Unfolding. The rules \([\underline{\mathbf{\scriptstyle LU}}]\) and \([\underline{\mathbf{\scriptstyle RU}}]\) are used to derive alternative heap chains. While rule \([\underline{\mathbf{\scriptstyle LU}}]\) presents the unfolding in the antecedent, \([\underline{\mathbf{\scriptstyle RU}}]\) in the consequent.

Applying Lemma. Rule \([\underline{\mathbf{\scriptstyle CCUT}}]\) derives yet other alternative heap chains. For LHS which has at least one \(\mathtt {UD}\) predicate, we attempt to apply a lemma as an alternative search using \([\underline{\mathbf{\scriptstyle CCUT}}]\) rule. We notice that as we assume that a lemma which is supplied by the user is valid, applying this lemma does not requires the global condition.
Definition 1
(Preproof). A preproof of entailment \(E\) is a pair (\(\mathcal{T}_{i}\), \(\mathcal L\)) where \(\mathcal{T}_{i}\) is a derivation tree and \(\mathcal L\) is a backlink function such that: the root of \(\mathcal{T}_{i}\) is \(E\); for every edge from \(E_i\) to \(E_j\) in \(\mathcal{T}_{i}\), \(E_i\) is a conclusion of an inference rule with a premise \(E_{j}\). There is a backlink between \(E_c\) and \(E_l\) if there exists \(\mathcal L\)(\(E_l\)) = \(E_c\) (i.e., \(E_{c}=E_{l}\,\theta \) with some substitution \(\theta \)) ; and for every leaf \(E_l\), \(E_l\) is an axiom rule (without conclusion).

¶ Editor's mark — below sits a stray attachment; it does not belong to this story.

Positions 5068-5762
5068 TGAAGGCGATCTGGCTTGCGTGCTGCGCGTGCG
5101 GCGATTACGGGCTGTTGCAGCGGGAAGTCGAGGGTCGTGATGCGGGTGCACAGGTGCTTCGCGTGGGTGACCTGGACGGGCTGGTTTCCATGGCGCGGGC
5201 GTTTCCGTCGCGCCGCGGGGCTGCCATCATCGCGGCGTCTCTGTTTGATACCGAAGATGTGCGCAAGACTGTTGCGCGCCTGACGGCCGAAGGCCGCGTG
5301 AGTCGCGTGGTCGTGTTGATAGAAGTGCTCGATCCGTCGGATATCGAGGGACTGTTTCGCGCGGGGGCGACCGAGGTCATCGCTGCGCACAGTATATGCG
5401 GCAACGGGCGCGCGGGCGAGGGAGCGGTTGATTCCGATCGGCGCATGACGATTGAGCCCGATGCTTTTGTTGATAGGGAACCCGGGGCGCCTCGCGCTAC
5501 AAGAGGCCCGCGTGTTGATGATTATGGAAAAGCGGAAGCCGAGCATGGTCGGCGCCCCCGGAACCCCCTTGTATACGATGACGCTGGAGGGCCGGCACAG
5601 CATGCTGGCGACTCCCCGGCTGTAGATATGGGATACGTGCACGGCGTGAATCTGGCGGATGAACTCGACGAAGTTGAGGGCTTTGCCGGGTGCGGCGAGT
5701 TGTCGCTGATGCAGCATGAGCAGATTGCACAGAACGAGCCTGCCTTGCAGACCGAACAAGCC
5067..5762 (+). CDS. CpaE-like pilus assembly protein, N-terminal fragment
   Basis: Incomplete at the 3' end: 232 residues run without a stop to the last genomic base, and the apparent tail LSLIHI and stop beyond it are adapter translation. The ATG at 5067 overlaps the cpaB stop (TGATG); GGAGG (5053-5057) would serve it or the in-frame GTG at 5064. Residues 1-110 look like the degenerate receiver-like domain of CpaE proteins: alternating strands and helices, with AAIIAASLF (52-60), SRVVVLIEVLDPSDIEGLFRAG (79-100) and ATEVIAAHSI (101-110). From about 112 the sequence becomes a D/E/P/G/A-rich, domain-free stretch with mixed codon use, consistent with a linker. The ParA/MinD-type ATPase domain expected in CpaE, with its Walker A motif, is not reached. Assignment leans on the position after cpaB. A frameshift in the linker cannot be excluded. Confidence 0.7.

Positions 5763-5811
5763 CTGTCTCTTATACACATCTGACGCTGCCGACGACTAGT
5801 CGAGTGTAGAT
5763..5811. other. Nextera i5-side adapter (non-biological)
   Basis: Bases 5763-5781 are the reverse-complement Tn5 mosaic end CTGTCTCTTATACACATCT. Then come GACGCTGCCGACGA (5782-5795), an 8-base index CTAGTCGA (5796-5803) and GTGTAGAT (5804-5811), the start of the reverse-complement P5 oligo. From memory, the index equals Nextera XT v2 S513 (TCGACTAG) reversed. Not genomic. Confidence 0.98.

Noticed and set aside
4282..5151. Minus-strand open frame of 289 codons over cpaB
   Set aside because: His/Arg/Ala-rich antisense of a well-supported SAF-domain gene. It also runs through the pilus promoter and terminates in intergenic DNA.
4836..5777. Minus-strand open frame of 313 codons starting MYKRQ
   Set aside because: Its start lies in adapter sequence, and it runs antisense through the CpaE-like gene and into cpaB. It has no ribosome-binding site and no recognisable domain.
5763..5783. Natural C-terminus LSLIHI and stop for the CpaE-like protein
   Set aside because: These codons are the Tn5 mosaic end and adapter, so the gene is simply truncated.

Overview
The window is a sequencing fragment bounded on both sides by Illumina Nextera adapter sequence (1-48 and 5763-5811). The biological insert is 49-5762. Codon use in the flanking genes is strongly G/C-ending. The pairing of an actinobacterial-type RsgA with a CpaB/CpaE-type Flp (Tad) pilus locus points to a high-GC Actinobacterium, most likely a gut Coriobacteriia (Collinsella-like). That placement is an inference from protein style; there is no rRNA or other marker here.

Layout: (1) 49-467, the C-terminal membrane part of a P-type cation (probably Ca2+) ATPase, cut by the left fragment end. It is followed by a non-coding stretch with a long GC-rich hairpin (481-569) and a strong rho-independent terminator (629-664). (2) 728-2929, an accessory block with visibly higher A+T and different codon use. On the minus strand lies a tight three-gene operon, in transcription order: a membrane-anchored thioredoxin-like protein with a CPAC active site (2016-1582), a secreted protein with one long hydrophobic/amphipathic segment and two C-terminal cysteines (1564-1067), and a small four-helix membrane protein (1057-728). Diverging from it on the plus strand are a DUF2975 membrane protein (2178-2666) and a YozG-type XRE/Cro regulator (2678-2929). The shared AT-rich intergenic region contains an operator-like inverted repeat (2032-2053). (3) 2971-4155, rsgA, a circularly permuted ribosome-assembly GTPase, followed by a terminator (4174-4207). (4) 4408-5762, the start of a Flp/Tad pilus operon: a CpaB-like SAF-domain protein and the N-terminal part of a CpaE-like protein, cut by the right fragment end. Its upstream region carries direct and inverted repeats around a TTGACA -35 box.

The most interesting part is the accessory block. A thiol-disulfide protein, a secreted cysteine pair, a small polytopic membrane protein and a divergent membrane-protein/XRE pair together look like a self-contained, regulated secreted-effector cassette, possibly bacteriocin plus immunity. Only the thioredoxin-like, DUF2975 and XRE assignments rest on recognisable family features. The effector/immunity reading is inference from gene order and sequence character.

If \(\mathcal L\)(\(E_l\)) = \(E_c\), \(E_{l}\) (resp. \(E_{c}\)) is referred as a bud (resp. companion).
Definition 2

\(\alpha _{i{+}1}\) is the subformula containing an instance of \({\mathtt{{P}}}(\bar{t})\) in \(\varDelta _{a_{i+1}}\);

or \({\varDelta _{a_i} {{\vdash }_{{L}_i}} \varDelta _{c_i} }\) is the conclusion of an unfolding rule, \(\alpha _i\) is an instance predicate \({\mathtt{{P}}}(\bar{t})\) in \(\varDelta _{a_i}\) and \(\alpha _{i+1}\) is a subformula \(\varDelta \)[\(\bar{t}\)/\(\bar{v}\)] which is a definition rule of the inductive predicate \({\mathtt{{P}}}(\bar{v})\). i is a progressing point of the trace.
To ensure that a preproof is sound, a global soundness condition must be imposed to guarantee wellfoundedness.
Definition 3